The Reporter
No 490, 19 May 2003
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Fiftieth birthday bells and centenary celebrations


The Parkinson bells

You hear them around twenty times during your working day, but could you hum the tune? The Parkinson chimes, which celebrate their 50th birthday this month, have been providing a musical backdrop to University life since they were first heard on May 14 1953.

The original tune, called the ‘Leeds quarters’ was composed by West Riding professor of music James Denny and tested on his colleagues in the school of music, by using bottles or tumblers part filled with water, on which he blew to create the different notes. The original of Professor Denny’s score (below) is held in the University’s special collections.

The original manuscript of the Leeds quarters

The Leeds quarters is a more complex composition than the better-known Westminster chimes, as historical musicologist Dr Richard Rastall explains: “The Parkinson chimes have five notes in each segment, to Westminster’s four. Like Westminster’s chimes, each quarter the segment gets longer, without repeating the previous segment,” he explained.

While for many University staff and students, the chimes melt into the background, some have taken a personal interest. Fine art student Dan Robinson has used them as part of his masters project. Electrician Chris Nicholson has been researching their history in the University archive.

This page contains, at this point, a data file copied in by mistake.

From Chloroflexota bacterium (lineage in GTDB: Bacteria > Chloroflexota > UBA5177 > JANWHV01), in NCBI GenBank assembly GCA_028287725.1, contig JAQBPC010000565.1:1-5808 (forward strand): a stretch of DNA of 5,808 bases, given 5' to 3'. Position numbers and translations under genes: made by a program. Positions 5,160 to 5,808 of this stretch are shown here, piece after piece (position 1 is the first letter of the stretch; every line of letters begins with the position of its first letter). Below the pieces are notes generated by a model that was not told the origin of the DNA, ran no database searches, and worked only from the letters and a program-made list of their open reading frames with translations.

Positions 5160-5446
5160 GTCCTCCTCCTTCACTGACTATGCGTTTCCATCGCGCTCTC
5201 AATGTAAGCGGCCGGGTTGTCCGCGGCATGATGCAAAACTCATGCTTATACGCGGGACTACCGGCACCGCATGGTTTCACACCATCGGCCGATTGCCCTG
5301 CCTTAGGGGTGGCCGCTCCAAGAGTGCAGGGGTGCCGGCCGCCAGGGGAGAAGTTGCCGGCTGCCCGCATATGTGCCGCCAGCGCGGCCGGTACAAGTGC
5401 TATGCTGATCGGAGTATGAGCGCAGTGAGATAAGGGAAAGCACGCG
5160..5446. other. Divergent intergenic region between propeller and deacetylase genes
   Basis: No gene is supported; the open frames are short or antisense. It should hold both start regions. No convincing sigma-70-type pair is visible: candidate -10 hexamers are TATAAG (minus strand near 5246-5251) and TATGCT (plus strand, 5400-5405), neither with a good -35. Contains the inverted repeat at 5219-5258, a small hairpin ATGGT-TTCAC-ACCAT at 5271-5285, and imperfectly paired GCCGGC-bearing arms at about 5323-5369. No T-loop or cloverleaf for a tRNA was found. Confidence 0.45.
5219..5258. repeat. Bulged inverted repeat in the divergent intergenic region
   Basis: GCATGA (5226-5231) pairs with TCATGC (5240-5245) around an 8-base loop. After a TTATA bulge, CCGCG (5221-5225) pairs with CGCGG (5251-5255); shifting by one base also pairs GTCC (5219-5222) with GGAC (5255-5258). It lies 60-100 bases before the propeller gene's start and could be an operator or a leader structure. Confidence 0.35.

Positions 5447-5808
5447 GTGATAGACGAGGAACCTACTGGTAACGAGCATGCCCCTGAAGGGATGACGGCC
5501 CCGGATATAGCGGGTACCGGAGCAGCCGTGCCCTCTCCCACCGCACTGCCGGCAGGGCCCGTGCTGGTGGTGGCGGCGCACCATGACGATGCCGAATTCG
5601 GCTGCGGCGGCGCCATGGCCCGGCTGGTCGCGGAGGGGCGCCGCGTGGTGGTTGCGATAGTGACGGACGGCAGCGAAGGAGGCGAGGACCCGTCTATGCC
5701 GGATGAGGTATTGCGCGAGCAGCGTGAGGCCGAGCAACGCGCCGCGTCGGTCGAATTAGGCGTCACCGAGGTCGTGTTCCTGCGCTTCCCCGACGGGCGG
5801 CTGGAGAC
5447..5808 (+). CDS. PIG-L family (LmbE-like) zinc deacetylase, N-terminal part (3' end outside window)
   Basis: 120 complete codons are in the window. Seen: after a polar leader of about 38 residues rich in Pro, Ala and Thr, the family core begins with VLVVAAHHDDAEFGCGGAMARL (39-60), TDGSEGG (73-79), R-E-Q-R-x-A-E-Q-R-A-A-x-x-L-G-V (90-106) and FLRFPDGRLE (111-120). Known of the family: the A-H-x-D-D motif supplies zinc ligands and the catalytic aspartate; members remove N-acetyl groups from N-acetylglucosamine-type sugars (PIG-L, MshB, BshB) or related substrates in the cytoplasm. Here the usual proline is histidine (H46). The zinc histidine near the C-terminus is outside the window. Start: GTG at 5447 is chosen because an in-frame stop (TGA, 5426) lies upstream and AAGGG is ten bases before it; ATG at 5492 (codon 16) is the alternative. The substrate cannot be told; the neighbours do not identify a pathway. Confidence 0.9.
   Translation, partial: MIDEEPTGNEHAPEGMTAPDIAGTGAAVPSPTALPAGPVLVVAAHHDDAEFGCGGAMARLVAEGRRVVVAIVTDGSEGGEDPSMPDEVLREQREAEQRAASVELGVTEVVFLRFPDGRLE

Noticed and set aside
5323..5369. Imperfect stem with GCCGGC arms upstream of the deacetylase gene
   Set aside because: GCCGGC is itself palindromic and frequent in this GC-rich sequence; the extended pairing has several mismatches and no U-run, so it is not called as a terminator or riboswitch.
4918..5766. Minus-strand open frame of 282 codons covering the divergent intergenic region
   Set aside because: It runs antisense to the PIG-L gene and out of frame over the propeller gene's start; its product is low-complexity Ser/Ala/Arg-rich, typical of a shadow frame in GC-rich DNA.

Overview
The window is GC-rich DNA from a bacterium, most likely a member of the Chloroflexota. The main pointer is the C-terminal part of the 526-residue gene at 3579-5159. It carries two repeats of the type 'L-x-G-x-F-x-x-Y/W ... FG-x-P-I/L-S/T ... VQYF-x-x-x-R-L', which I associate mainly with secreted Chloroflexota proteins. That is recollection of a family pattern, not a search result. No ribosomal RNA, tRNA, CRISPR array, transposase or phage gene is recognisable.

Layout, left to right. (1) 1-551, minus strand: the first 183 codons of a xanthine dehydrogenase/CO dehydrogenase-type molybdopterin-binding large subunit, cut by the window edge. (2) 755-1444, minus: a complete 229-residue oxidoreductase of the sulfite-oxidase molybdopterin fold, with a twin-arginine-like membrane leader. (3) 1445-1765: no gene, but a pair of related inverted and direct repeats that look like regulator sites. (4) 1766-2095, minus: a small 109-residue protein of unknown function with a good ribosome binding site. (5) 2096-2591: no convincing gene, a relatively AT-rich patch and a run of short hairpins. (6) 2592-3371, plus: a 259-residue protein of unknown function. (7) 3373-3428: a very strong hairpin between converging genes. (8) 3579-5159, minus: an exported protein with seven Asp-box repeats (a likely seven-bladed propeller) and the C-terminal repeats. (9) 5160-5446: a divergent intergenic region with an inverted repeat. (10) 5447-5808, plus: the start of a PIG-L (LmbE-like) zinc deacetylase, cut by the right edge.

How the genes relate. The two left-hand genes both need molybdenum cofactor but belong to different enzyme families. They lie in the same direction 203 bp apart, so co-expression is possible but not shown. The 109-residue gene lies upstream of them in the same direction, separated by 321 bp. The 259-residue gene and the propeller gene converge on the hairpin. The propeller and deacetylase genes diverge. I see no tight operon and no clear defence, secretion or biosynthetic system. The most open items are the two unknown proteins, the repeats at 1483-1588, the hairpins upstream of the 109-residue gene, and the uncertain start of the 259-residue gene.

“The bells were funded through a donation by Mr G W Chapman, given specifically for a luxury which the University authorities could not otherwise afford. Senior officers made visits to various churches in Leeds to compare the bells, as it was felt the Leeds bells should be of a large enough size to convey a dignity appropriate for the University,” said Mr Nicholson.

The chimes were first heard on May 14 1953, at 12 noon, following a special ceremony attended by the then Chancellor, the Princess Royal, the Vice-Chancellor Sir Charles Morris, Mr G W Chapman and other guests. Except for a spell in the early 1990s, when a faulty mechanism caused the chimes to strike an incorrect tune, they’ve been marking the University’s days ever since.

~ Lighting up the Parkinson Tower is one of the options put forward in proposals for celebrating the University’s centenary in 2004. Other suggestions include special exhibitions, refurbishment of the Parkinson Court, a centenary ceremony including honorary degrees and an extra day’s holiday in 2004 for all staff. Full details are on the web at centenary/ and feedback from staff is invited. The proposals are now going through the committee procedure. Comments to David Wardle in the secretariat, email, ext 34452.

See full details of the research carried out by Chris Nicholson.


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